The remake takes advantage of the Wi-Fi feature of the Nintendo DS in the form of a Mail/Mognet system similar to Final Fantasy IX . Various moogles in the game allow the player to send email to others. Players are also able to send mail to various characters in the game as well as to other players. [16] Side quests can also be unlocked using this system, such as the quest to unlock the Onion Knight. [44] An interruption-save option is also available that lets the player turn off the DS and continue when turning it back on. Like in the original, there is no way to make permanent saves while inside a dungeon. [45]

An iOS port of the DS remake was released on March 24, 2011 on the App Store. Both the gameplay and graphics were improved, and the sound was remastered. However, the Mail/Mognet to other players was removed, with the Onion Knight job available via another quest. [46] [46]

An Android port of the iOS remaster was released in June 2012 on Google Play. A PlayStation Portable version was released on September 20, 2012 although it was to be a downloadable only version outside Japan where it was released later that month. In April 2013, Square Enix released a high-definition port of the remake for the Ouya console, as a launch title. [47] A Windows Phone version was also released on December 27, 2013. An HD release for Steam, a port of the Android version, was released on May 27, 2014. [48]

Reception

Reception
Aggregate scores
AggregatorScore
GameRankings DS: 78% [49]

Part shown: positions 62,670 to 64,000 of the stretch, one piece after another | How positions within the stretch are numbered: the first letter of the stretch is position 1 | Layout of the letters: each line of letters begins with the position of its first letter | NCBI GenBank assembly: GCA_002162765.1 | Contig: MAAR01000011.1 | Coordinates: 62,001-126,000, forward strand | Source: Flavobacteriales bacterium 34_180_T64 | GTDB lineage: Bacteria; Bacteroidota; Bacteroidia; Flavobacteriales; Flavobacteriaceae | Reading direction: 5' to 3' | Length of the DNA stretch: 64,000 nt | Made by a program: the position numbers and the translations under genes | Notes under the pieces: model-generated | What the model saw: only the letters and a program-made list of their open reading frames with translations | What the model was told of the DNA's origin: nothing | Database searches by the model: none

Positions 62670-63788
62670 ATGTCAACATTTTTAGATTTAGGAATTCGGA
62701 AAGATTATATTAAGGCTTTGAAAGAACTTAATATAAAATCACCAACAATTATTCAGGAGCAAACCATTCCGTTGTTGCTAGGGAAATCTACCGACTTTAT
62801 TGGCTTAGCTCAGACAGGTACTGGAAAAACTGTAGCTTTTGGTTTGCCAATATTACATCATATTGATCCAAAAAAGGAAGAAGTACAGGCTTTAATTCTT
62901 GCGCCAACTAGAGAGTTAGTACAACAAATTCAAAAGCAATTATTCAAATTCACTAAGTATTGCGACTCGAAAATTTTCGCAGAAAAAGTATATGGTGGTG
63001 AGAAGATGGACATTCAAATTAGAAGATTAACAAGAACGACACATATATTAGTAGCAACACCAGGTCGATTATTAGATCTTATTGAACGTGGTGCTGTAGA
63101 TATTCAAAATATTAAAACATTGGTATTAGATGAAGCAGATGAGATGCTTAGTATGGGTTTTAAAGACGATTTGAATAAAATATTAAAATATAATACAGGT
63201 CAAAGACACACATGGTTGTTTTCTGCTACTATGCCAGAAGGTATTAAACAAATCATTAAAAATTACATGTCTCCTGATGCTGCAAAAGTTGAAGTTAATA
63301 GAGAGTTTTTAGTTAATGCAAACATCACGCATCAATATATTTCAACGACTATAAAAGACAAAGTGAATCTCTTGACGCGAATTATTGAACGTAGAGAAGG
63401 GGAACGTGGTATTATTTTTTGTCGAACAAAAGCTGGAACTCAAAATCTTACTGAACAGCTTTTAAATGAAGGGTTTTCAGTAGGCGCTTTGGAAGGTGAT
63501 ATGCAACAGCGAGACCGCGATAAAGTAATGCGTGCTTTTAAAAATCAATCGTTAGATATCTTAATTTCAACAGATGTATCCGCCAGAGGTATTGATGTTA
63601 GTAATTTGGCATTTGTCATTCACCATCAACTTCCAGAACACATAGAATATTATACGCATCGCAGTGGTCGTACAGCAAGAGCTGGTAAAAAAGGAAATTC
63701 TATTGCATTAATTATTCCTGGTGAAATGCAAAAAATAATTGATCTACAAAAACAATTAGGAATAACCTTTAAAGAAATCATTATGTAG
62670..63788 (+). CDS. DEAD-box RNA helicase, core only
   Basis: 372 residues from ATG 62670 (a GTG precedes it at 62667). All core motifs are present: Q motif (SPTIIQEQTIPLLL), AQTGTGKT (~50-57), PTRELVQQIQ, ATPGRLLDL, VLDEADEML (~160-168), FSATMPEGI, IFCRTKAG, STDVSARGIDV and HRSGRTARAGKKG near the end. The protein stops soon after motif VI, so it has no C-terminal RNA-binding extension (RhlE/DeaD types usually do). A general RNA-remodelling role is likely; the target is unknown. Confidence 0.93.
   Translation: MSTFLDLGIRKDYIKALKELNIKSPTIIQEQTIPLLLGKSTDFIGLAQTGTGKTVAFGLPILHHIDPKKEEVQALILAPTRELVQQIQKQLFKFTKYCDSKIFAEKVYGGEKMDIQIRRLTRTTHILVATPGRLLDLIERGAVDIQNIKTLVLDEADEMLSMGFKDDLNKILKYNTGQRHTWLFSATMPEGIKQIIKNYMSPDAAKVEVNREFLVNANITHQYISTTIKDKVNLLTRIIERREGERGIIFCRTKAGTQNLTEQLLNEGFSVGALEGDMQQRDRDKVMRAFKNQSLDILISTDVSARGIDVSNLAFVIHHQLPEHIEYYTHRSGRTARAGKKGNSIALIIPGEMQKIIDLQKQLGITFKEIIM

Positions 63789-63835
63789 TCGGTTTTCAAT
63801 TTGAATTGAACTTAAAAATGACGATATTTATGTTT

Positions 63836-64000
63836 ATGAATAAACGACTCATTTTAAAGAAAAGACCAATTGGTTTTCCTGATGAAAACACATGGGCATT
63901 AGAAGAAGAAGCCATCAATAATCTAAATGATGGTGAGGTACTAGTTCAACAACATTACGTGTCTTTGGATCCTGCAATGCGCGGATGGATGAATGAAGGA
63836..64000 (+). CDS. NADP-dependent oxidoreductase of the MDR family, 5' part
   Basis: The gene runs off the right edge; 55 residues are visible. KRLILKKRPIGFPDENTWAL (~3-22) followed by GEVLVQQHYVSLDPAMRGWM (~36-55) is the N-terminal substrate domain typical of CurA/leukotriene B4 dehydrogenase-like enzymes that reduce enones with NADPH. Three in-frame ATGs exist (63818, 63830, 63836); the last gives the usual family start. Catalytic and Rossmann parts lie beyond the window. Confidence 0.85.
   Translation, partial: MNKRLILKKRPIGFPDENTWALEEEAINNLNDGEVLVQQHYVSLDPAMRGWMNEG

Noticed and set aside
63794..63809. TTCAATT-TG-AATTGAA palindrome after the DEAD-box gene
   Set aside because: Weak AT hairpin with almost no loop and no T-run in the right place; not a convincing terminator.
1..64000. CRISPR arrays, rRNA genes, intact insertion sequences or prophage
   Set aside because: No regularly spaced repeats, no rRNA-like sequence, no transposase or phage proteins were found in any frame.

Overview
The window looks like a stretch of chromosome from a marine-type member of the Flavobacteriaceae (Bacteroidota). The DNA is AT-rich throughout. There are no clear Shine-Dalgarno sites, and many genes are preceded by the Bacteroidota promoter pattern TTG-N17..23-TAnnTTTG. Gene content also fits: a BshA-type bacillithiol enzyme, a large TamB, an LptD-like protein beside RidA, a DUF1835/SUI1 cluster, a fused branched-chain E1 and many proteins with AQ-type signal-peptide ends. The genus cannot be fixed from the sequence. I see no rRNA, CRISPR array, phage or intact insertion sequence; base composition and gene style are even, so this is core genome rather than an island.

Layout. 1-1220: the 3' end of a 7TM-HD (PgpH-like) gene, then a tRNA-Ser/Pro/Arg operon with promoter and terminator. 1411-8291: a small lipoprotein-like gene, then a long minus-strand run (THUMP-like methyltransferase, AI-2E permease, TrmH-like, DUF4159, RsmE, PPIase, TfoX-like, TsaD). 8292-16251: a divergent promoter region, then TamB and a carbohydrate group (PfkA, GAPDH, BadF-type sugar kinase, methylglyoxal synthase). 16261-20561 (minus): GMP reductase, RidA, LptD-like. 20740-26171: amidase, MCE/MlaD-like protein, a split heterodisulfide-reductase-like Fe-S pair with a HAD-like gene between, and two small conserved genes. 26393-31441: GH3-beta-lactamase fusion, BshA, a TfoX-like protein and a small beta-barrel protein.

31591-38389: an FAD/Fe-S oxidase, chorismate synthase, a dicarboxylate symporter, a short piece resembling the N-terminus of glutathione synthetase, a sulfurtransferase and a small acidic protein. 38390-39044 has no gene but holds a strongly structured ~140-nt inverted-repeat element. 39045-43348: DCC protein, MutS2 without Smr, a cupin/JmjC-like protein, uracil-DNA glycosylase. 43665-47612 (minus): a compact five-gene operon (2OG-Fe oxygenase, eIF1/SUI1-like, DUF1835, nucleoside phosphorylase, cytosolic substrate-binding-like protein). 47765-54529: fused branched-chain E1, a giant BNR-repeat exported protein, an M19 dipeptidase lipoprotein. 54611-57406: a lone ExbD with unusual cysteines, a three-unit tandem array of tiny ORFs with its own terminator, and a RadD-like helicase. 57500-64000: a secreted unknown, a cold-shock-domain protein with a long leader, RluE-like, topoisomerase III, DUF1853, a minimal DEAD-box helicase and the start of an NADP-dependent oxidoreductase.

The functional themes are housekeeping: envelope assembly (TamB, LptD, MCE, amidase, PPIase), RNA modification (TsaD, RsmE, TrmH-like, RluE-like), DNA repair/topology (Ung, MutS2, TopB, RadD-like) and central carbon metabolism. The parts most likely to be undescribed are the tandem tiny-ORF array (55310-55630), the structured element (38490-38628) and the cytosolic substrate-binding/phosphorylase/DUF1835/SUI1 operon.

Metacritic DS: 77/100 [50]
iOS: 80/100 [51]
PC: 68/100 [52]
Review scores
PublicationScore
1UP.com DS: B+ [53]
Famitsu FC: 36/40 [54] [55]
DS: 34/40 [55]
PSP: 33/40 [56]
GamePro DS: 4/5 [57]
GameSpy DS: 8/10 [58]
GameTrailers DS: 8.2/10 [59]
IGN DS: 7.8/10 [60]
Nintendo Power DS: 8/10 [61]
TouchArcade iOS: Star full.svgStar full.svgStar full.svgStar full.svgStar empty.svg [62]

Upon release, Famicom Tsūshin (now Famitsu) gave the Famicom version a score of 36 out of 40, based on a panel of four reviewers giving it ratings of 9, 9, 10 and 8 out of 10. This made it one of their three highest-rated games of 1990, along with Dragon Quest IV and F-Zero , both of which scored 37 out of 40. It was also one of the magazine's six highest-rated games up until 1990, along with Dragon Quest II , Dragon Quest III and Zelda II: The Adventure of Link . [63]

In Famicom Tsūshin's 1990 Game of the Year awards, Final Fantasy III was voted the runner-up for the Grand Prize, with 37,101 points, behind Dragon Quest IV. [64] In 2006, readers of the Japanese gaming magazine Famitsu voted the original Final Fantasy III the eighth best video game of all-time, above Dragon Quest IV. [65] As of March 31, 2003, the original Famicom game had shipped 1.4 million copies in Japan. [66]